A person can clearly see the object kept at 25 cm, if the image of the object is formed at his near point, which is given as 1 m.
Q.8 Why is a normal eye not able to see clearly the objects placed closer than 25 cm?
As the ciliary muscles of eyes are incapable to contract beyond a certain limit hence, a normal eye cannot see clearly the objects kept closer than 25 cm. If an object is kept at a distance less than 25 cm from the eye, then the object seems blurred and produces strain in the eyes.
Q.9 What happens to the image distance in the eye when we increase the distance of an object from the eye?
For an eye, the image distance always remains constant as the size of eyes cannot increase or decrease. The increase in the object distance is balanced by the change in the focal length of the eye lens. The eye changes its focal length focal length in such a way that the image is always formed at retina.
Q.10 Why do stars twinkle?
Twinkling of stars is due to the atmospheric refraction of light. As stars are too far from the earth therefore, they can be considered as point sources of light. When the light coming from stars passes through the earth’s atmosphere, it gets refracted at different levels because of the variation in the air density at different levels of the atmosphere. When the star light refracted by the atmosphere, it comes more towards us. It appears brighter when it comes less towards us.
Q.11 Explain why the planets do not twinkle.
Planets do not twinkle like stars because planets are much closer to the earth and are thus seen as extended objects. If we consider planet as a collection of large number of point-sized sources of light, sources of light the variation in amount of light entering our eye from all the individual point sized sources will average out to zero, thereby nullifying the twinkling effect.
Q.12 Why does the Sun appear reddish early in the morning?
During sunrise, the light coming from the Sun has to travel a larger distance in the earth’s atmosphere before entering to our eyes. During this, the shorter wavelengths of lights are scattered out and only longer wavelengths are able to reach our eyes. As blue colour has a shorter wavelength and red colour has a longer wavelength, the red colour reaches to our eyes after the atmospheric scattering of light. Hence, the Sun seems reddish while sunrise.
Q.13 Why does the sky appear dark instead of blue to an astronaut?
There is no atmosphere in the outer space. Due to this, the sunlight does not scatter and hence, no scattered light reaches to the eyes of astronauts in the space and hence, the sky appears black to them.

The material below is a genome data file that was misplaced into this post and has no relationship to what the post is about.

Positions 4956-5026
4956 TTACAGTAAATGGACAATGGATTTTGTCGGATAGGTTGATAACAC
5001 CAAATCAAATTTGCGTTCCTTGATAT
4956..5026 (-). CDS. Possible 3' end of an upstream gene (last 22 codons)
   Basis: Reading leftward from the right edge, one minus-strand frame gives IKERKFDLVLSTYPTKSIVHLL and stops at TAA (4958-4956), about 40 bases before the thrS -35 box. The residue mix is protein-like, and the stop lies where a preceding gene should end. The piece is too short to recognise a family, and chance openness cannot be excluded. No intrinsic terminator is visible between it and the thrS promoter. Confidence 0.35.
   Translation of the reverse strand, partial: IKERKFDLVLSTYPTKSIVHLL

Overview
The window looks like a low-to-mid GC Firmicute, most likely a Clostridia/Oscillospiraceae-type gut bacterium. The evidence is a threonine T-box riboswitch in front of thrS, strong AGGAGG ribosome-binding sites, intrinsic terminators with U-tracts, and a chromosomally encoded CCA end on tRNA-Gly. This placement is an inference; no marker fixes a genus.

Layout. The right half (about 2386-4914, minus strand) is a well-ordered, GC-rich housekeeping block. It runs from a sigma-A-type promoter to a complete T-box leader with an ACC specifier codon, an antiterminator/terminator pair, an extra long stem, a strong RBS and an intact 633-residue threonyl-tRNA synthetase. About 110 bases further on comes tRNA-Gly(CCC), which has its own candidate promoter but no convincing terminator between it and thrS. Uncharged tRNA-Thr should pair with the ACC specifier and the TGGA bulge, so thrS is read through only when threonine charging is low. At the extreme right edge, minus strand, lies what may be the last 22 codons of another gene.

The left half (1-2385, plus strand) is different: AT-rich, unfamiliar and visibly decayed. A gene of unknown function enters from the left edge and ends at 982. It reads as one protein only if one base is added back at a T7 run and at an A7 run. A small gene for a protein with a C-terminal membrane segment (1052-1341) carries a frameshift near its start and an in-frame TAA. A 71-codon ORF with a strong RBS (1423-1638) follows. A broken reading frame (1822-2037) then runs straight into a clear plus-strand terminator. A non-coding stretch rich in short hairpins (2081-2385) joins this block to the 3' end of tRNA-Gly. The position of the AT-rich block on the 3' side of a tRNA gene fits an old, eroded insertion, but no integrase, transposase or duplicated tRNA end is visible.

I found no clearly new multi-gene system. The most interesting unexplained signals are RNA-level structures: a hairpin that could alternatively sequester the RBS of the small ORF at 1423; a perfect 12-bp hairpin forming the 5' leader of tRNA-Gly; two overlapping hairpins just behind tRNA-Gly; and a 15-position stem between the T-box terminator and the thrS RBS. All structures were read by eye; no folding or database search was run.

FAQs (Frequently Asked Questions)
1. Is Class 10 Science difficult?
Class 10 Science is extensive and also considered to be tough by many students. In Science, it’s very important for students to understand the concepts and fundamentals of each topic. Once the fundamental concepts are clearly understood it becomes easy to understand these topics in higher classes.
Extramarks understands how important it is to give step-by-step explanations for making the concepts easy for students. Our subject matter experts have prepared NCERT solutions and other study materials to help students learn and understand the concepts easily. Refer to our NCERT Solutions Class 10 Science Chapter 11 by registering on Extramarks’ website.
While writing answers, students follow specific guidelines. For this, read through solutions, and learn how to answer questions without making careless slips.Hence it becomes easier for students to score well in examinations.
2. What are some critical questions from The Human Eyes and the Colourful World Chapter?
Some of the critical questions include:
- Explain the scattering of white light by a glass prism through a diagram.
- Explain the role of ciliary muscles.
- What is the power of accommodation of the eye ?
3. Is NCERT Solutions Class 10 Science Chapter 11 enough for reference and examination practice?
Definitely! NCERT Solutions for Class 10 Science Chapter 11 provided by Extramarks and studying the NCERT textbooks, help students be confident and improve in their learning abilities to understand those complex topics with ease and prepare well for the examinations. While some students may face problems as these lessons are graded. Rote learning may give you partial success but not for long. Therefore we humbly suggest you sign up at Extramarks which will definitely solve your problem to a great extent. These solutions are designed in such a way that the answers are self-explanatory, and will clarify your doubts making it easier to understand the concepts quickly and thoroughly. We do have a repository of educational material designed to answer all your queries. Extramarks is a one stop solution to all your problems.